When Mary (name changed for anonymity) first entered the foster care system, she was a preteen who was ripped from her home and was about to be pulled away from her younger siblings. Police officers and social workers dragged them to a foster care center where they found separate foster homes for each.
As they were about to be placed, Mary desperately took the lead to say that she and her siblings were to remain together. “Then you’re going to have to wait here for hours until we can find someone who would be willing to take all three of you in, but don’t count on it,” a social worker grumbled.
Mary’s siblings clutched onto her and their eyes, filled with tears and terror, fixed on hers. It was then that Mary knew that, despite her own fear, she had to be the one to find the courage to sternly advocate for and plead to keep them together. She said they would wait as long as it took for them to be placed together.
According to the Child Welfare Information Gateway in 2019, more than two-thirds of foster youth in the U.S. have siblings. It’s a challenge to keep track of how many of them are separated from their siblings since siblings are often placed in foster care at different times and there are many half- and step-siblings.
However, research indicates that over 50% of foster youth with siblings are separated from one or more of them. Many potential foster homes have limited room for foster youth and cannot take in pairs or groups of siblings. The decision to either keep siblings together or separate is left up to social workers, and many times, social workers do not have the time and resources to find a foster home that will accept groups of siblings.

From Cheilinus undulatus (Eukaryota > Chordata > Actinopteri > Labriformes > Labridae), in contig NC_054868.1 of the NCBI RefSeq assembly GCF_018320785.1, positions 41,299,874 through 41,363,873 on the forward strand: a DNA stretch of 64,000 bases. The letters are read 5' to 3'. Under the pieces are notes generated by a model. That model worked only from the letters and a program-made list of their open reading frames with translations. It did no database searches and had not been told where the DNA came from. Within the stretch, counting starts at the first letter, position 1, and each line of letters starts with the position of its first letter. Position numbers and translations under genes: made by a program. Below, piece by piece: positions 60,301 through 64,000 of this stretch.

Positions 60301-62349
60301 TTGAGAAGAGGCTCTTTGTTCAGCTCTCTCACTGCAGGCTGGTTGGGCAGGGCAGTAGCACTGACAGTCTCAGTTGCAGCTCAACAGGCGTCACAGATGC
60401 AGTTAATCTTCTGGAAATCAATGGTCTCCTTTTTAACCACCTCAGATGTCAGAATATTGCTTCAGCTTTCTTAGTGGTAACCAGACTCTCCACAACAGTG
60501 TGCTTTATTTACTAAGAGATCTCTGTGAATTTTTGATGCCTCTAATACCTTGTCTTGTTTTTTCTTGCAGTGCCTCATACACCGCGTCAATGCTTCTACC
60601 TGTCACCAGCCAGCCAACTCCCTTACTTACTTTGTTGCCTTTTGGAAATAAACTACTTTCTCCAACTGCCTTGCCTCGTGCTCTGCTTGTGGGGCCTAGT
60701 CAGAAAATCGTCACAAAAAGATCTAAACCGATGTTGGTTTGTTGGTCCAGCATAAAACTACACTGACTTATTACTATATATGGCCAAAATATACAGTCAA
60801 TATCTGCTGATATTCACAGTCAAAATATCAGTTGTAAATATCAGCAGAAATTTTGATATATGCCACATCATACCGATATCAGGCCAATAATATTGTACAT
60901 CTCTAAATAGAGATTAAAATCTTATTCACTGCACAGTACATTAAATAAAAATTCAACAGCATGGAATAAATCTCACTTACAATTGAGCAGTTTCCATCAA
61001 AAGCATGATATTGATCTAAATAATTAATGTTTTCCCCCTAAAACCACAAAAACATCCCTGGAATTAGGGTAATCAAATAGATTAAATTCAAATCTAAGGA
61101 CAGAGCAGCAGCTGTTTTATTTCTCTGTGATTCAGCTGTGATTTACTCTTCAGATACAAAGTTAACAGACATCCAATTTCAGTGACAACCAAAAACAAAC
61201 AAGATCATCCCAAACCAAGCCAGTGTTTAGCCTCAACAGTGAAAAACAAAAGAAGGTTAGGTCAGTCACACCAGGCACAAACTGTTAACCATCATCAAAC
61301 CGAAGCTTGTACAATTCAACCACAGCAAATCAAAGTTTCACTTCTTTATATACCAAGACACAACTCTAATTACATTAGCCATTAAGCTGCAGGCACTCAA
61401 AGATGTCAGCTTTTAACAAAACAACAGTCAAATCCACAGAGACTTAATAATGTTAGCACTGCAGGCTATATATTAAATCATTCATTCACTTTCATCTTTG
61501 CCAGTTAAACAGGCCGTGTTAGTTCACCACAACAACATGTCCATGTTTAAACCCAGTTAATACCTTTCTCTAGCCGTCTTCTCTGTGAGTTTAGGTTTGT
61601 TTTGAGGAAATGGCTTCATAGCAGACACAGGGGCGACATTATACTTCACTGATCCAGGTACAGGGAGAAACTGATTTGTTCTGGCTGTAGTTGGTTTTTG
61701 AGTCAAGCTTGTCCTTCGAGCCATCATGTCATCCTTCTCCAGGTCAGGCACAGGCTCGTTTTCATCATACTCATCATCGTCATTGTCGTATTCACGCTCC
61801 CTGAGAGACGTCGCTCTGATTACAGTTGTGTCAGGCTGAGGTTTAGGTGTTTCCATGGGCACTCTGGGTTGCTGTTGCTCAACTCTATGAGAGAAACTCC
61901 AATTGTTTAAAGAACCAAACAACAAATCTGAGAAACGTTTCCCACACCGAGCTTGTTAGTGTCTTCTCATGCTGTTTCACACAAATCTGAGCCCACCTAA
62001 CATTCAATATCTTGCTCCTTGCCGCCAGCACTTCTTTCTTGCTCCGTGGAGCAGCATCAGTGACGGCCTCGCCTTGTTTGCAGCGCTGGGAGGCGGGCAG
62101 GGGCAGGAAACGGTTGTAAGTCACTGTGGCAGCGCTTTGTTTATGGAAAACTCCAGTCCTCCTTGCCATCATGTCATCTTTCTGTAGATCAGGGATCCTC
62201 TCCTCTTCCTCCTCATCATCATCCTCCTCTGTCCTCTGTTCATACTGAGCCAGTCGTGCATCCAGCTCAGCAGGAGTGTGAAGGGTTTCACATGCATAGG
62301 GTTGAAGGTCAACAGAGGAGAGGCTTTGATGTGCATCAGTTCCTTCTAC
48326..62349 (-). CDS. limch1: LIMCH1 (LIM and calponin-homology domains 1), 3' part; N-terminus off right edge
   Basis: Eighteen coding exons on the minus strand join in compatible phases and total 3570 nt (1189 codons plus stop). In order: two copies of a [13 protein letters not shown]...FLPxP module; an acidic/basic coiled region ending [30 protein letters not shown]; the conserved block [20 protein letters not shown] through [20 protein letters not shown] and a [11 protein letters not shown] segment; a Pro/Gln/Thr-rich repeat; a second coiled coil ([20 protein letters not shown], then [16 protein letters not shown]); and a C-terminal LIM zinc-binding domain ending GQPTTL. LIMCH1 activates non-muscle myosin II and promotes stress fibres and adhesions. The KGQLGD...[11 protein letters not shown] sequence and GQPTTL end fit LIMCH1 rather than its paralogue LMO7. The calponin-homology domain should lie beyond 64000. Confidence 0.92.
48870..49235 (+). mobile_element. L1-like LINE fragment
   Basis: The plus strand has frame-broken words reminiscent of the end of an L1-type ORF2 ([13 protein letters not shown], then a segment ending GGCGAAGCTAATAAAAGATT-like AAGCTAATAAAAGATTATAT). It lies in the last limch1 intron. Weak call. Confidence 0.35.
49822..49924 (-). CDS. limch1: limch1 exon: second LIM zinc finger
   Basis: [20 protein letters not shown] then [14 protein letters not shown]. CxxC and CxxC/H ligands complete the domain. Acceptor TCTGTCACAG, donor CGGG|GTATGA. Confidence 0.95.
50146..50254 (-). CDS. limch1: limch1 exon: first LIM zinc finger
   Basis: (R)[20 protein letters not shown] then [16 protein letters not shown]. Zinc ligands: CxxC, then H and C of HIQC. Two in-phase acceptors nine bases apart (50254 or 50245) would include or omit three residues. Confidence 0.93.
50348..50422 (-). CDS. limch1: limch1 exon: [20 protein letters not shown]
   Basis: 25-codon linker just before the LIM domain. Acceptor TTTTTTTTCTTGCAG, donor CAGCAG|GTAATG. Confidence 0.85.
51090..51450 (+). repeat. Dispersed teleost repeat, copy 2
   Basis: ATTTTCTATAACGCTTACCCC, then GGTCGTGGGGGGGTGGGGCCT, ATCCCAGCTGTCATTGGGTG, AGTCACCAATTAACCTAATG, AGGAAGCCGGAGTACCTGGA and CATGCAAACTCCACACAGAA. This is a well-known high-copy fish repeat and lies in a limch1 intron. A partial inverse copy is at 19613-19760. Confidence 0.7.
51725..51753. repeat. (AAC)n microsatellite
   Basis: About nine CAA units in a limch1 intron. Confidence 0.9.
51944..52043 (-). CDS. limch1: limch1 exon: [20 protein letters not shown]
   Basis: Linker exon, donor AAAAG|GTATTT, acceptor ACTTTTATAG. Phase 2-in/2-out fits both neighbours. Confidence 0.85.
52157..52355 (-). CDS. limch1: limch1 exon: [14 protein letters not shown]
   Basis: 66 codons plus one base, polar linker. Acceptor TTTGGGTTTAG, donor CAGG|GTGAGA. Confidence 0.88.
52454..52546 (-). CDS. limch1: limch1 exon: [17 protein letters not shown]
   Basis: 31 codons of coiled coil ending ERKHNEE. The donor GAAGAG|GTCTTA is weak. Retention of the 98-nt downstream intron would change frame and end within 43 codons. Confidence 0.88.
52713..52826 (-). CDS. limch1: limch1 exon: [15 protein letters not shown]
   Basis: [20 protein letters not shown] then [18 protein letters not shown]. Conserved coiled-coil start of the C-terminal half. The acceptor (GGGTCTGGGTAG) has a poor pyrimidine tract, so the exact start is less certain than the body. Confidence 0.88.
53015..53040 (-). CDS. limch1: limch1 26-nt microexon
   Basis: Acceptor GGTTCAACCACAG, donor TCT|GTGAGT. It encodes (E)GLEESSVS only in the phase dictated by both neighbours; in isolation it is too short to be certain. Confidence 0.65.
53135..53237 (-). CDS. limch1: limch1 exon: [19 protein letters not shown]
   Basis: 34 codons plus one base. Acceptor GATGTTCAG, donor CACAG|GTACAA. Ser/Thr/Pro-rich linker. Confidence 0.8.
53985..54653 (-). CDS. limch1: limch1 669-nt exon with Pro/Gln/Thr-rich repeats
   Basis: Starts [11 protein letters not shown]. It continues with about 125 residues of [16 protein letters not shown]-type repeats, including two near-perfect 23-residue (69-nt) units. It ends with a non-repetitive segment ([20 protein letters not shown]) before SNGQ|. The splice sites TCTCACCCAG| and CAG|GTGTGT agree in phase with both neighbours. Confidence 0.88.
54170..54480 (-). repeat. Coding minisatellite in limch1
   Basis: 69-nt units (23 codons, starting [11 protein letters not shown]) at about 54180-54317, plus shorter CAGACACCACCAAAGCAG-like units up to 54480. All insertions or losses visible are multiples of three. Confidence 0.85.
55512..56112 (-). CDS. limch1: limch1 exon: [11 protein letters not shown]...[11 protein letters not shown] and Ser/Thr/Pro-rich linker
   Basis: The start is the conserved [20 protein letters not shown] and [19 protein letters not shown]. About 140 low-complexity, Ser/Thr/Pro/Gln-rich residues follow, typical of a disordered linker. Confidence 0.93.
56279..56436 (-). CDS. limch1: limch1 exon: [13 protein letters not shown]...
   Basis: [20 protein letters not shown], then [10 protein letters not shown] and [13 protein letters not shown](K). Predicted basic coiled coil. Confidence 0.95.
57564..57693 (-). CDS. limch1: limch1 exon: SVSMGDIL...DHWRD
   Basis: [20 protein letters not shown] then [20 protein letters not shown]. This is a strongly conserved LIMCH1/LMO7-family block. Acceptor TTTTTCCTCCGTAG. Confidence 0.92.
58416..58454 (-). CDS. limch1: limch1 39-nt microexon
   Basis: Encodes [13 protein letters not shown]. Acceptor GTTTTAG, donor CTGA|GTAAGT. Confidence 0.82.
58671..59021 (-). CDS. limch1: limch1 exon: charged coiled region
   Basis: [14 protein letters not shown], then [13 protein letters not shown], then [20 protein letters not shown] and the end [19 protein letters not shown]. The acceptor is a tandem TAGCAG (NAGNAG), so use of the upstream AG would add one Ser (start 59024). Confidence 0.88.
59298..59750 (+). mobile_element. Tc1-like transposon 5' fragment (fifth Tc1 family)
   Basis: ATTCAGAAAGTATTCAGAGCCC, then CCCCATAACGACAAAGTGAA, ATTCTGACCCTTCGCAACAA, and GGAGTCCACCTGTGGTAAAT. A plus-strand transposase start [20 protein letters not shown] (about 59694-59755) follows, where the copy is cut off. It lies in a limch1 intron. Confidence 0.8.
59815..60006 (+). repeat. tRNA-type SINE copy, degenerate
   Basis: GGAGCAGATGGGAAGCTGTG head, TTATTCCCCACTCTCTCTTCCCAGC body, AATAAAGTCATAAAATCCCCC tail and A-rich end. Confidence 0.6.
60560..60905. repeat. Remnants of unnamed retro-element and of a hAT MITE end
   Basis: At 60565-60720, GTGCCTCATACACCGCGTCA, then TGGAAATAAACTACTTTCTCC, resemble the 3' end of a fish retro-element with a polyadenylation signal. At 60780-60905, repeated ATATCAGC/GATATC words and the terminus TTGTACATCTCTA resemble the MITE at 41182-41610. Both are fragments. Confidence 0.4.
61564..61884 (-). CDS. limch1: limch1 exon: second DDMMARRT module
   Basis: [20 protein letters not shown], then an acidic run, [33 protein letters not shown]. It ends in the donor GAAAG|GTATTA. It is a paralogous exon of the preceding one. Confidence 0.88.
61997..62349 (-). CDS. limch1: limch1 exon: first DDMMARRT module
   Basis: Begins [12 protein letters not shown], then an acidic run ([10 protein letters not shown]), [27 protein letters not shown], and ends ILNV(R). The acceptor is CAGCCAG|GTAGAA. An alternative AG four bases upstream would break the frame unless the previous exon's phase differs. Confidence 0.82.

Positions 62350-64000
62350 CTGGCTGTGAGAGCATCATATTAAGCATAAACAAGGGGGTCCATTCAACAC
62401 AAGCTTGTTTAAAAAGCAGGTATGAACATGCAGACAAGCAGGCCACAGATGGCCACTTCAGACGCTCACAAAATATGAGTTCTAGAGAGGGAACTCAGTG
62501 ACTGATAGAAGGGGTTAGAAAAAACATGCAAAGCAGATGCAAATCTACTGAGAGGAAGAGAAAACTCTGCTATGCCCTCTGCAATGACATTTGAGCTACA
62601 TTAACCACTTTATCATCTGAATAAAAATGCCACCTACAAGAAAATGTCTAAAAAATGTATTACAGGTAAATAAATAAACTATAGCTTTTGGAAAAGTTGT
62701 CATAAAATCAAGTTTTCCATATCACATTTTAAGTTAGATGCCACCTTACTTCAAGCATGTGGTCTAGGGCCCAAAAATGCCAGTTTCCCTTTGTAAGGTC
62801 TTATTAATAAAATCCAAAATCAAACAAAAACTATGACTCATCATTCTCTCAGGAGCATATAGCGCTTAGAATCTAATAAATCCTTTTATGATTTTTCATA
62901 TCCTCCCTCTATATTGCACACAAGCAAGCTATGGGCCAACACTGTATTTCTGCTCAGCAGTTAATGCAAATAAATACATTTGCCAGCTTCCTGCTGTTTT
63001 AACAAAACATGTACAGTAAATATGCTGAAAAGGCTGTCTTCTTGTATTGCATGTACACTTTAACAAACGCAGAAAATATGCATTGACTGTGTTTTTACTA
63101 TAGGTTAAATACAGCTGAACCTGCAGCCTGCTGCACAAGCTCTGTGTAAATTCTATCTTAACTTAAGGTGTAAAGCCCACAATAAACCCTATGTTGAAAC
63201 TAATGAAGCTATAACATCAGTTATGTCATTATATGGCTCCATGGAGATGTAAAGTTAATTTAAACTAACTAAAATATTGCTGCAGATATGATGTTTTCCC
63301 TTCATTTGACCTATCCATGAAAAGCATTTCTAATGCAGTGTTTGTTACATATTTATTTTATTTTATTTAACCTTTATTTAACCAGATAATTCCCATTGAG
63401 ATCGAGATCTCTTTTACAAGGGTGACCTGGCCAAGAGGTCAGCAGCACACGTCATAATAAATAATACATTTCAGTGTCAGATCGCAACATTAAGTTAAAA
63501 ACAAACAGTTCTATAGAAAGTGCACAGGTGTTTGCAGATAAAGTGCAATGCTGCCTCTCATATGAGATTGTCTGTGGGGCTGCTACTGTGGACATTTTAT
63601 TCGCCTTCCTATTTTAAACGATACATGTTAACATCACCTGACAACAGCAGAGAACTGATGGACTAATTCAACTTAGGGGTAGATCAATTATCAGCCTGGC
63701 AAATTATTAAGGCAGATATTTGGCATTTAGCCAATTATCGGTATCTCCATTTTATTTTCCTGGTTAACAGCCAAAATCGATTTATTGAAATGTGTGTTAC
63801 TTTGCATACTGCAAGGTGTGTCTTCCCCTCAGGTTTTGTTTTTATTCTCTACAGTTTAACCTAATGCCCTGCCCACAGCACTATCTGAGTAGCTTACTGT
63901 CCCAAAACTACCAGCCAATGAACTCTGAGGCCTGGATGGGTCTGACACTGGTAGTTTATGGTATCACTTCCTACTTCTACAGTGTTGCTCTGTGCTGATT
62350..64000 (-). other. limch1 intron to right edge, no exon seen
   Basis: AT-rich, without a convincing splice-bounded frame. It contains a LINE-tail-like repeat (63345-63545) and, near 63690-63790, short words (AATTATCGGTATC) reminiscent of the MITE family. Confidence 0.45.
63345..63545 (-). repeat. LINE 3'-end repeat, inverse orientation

This issue was first addressed in the Fostering Connections to Success and Increasing Adoptions Act of 2008, which aimed to place foster children in the same homes as their siblings. However, its vague wording has allowed crucial decisions about foster youth’s living arrangements to continue to be based on social workers’ discretion.
Mary and her siblings were more likely to not be lost in the tangled web of the system since they were siblings who entered the foster care system together and were old enough to communicate their wishes. Although they felt they had lost everything, they were lucky to have each other through foster care. This “luck” carried on throughout their lives.
Stability, bonding are benefits
Numerous researchers have found that keeping siblings together positively affects foster children’s future success along with its immediate benefits during foster care home transitions. Sibling togetherness provides assurance and stability in the midst of transitioning from home to home.
Siblings benefit from living together in a foster home because they offer one constant in their drastically changing living circumstances. Sibling togetherness also provides emotional support and the feeling of being safe within the conditional foster caretaking business. Researchers emphasize the need for the unconditional love that sibling togetherness fulfills that siblings often do not receive from their foster caretakers.
Studies have also found that the academic performance of siblings who lived separately was lower than that of those who lived together. Siblings who are separated experience physical and emotional loss. They undergo a “loss of family stability.” Extensive research has shown that siblings who are separated struggle with their sense of identity, self-esteem and experience a loss of their sense of safety.
A few researchers argue that placing siblings in a foster home together is not always the best option. Researchers on abusive relations between siblings argue that some siblings must be separated for them to live healthier lives, but also accept mediation and therapy between rivalrous siblings as an option.